Mindful of history
Miles Harrison says Edinburgh will have to pull out all the stops to reach a first Heineken Cup final.
Last Updated: 27/04/12 12:43pm
Edinburgh take a step into the unknown on Saturday when they tackle Ulster in their first ever Heineken Cup semi-final at the Aviva Stadium.
Michael Bradley's team have already seen off London Irish and Racing Metro on the road - as well as four-time champions Toulouse at home in a dramatic quarter-final victory.
Now Ulster - who have beaten Edinburgh twice in this season's RaboDirect PRO12 - stand in their way.
Sky Sports' Miles Harrison will be in Dublin to commentate on what will already be an historic occasion...
This is one of the biggest games in Edinburgh's history. How big a step-up is it from their win over Toulouse and what was the most impressive aspect of that victory?
MILES REPLIES: OK, do you want some hype? It is, in fact, THE biggest game in Edinburgh's history - indeed, I would go further, it is the biggest game in Scottish club rugby history! But, to be honest, that is not hype, it is more like fact. Edinburgh, having become the first Scottish club through to the semi-final of the Heineken Cup, stand just 80 minutes away from what would be a game and an occasion that would break the mould. But, I would argue that Edinburgh have actually already cracked that mould. Of course, the fact that this is a semi-final and is being played away from Murrayfield is a 'step-up' mentally for the side but, in that performance against Toulouse, Edinburgh showed immense mental resolve and, to answer your question, that was what impressed me most about the Edinburgh display on that day. Toulouse have not been at their best this season in Europe but they still take some beating and, having done that, Edinburgh must believe anything is possible in this semi-final and you can't blame them can you?
But, as you say, the Murrayfield crowd more than played their part in that quarter-final. How much tougher will it be to turn it on at the Aviva Stadium with the majority of the 50,000 sell-out crowd against them?
MILES REPLIES: Both sides have talked about this issue this week and there's no doubt that Ulster feel they have the advantage here and you can't really argue against that. The support Ulster received at Thomond Park was a crucial factor as they dug deep in that gripping second-half. However, let's not forget that game was away from home for Ulster and, if the travelling Edinburgh fans can make themselves heard, then, equally, they could provide an inspirational pocket of support to their team. With these things, it is always hard to assess how it is going to play out until the game gets going - for instance, Edinburgh could make a good start and rather silence the Ulster fans so that the tension is palpable for the Ulster team. But, having witnessed the passion of the Ulster supporters - both at Ravenhill and on their travels this season - I think Ulster do have something that they can potentially use here. Ultimately though, it is about the players playing a game of rugby against each other and, as we saw in the football version of the European Cup this week, Chelsea and Bayern Munich cared little for the raucous home support provided by Barcelona and Real Madrid in their respective semi-finals.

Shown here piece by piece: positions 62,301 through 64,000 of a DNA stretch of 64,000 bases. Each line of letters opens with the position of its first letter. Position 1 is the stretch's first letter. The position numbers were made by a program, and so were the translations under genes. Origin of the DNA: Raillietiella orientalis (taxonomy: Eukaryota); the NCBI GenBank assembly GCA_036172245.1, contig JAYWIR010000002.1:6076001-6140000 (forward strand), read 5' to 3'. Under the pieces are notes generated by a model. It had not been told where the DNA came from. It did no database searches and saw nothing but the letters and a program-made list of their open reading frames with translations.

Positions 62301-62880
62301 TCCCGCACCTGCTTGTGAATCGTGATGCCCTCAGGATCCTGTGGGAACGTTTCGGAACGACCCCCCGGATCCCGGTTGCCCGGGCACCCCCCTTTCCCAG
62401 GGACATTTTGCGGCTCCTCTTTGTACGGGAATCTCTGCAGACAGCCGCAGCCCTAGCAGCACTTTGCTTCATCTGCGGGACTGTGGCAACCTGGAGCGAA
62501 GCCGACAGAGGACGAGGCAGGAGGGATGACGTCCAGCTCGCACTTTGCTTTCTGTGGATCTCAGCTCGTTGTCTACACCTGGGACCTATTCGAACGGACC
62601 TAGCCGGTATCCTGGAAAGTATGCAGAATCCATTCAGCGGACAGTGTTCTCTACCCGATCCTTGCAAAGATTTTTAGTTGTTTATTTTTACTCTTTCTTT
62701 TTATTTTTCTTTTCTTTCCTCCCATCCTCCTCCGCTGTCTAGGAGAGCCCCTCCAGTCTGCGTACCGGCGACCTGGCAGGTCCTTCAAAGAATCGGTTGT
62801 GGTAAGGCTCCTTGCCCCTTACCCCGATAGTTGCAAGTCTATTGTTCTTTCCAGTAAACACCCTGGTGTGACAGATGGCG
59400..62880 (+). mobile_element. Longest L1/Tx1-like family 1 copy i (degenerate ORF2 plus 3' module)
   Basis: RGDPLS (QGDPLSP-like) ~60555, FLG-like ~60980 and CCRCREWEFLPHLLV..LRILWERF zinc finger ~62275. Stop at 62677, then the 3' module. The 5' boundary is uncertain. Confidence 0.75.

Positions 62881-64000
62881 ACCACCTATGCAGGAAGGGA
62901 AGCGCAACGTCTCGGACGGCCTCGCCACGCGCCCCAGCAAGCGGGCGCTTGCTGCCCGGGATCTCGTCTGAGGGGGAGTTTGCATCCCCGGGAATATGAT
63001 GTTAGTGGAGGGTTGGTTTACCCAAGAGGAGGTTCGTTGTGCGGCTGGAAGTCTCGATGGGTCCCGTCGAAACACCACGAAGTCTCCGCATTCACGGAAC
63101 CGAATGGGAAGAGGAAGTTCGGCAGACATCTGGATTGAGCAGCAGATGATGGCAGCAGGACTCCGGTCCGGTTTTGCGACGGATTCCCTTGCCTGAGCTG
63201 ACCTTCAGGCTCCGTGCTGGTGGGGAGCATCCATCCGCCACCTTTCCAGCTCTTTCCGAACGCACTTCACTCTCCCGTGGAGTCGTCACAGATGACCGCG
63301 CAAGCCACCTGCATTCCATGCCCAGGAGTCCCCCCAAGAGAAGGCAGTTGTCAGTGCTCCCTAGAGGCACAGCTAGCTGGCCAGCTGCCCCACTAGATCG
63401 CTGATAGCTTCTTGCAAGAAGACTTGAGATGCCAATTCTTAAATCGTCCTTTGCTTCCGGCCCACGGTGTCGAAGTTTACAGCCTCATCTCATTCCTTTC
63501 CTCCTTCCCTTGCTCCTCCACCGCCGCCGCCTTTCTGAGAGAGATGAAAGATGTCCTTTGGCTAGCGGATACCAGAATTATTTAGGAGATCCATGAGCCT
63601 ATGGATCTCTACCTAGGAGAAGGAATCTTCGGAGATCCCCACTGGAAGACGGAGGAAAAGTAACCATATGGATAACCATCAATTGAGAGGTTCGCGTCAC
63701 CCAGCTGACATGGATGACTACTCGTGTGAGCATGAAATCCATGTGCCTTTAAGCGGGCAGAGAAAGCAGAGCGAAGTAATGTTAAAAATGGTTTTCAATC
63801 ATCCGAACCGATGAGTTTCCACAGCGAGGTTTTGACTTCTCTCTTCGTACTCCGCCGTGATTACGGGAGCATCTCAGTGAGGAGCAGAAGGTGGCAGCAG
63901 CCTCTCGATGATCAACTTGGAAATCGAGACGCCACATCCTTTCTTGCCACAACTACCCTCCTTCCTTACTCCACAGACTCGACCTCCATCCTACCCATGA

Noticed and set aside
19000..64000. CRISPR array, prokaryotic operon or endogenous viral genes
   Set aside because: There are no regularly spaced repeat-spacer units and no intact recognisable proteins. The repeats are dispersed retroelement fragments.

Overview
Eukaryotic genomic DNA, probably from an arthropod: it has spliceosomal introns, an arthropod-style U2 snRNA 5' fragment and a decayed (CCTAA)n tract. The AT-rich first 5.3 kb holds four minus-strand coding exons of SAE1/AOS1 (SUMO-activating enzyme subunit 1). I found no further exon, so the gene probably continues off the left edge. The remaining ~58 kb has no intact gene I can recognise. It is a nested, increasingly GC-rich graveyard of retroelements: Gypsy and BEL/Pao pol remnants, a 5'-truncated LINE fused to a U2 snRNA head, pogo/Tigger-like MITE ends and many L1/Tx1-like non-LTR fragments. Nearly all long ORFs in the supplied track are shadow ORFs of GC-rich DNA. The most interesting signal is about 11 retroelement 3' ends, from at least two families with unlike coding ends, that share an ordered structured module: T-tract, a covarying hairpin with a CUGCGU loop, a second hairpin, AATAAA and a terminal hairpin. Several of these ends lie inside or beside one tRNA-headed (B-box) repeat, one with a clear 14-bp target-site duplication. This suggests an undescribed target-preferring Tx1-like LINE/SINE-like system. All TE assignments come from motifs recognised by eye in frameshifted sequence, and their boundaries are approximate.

Head coach Michael Bradley won't need to motivate his players - but how do you think he'll to try upset Ulster?
MILES REPLIES: Edinburgh will look to play - we all know that. They have a terrific off-loading game and it is a game that they will not abandon, whatever the match. However, Michael Bradley's tactical nous is not confined to this attacking policy - we saw against Toulouse how he can identify a weakness and exploit it. To be fair, on the evidence of the Munster game, Ulster don't have too many weaknesses but Bradley will have a plan, you can be sure of that.
It's been something of an eventful Heineken Cup ride for Ulster so far and now it looks as though they won't qualify for the Pro12 play-offs. What have you made of their season?
MILES REPLIES: It is all about Europe now for Ulster and perhaps always has been this season. To get to the quarter-final last year after so many years of failing to get out of the Pools, left this squad with unfinished business. Yes, they have lost two games in their Pool but don't read too much into that. After all, Leinster lost two games in their Pool in 2009 and went on to win the tournament. And, those defeats for Ulster were at Leicester and Clermont. They overturned the defeat at Welford Road in some style come the return at Ravenhill and so nearly came through with a win at the Stade Marcel Michelin. They clearly derived great confidence from those performances, so much so, that they were able to do what they did at Thomond Park. Ulster are serious contenders for this title, regardless of what has happened in the Pro 12. Indeed, what has happened in the Pro 12 might just prove how serious Ulster's European challenge is to them!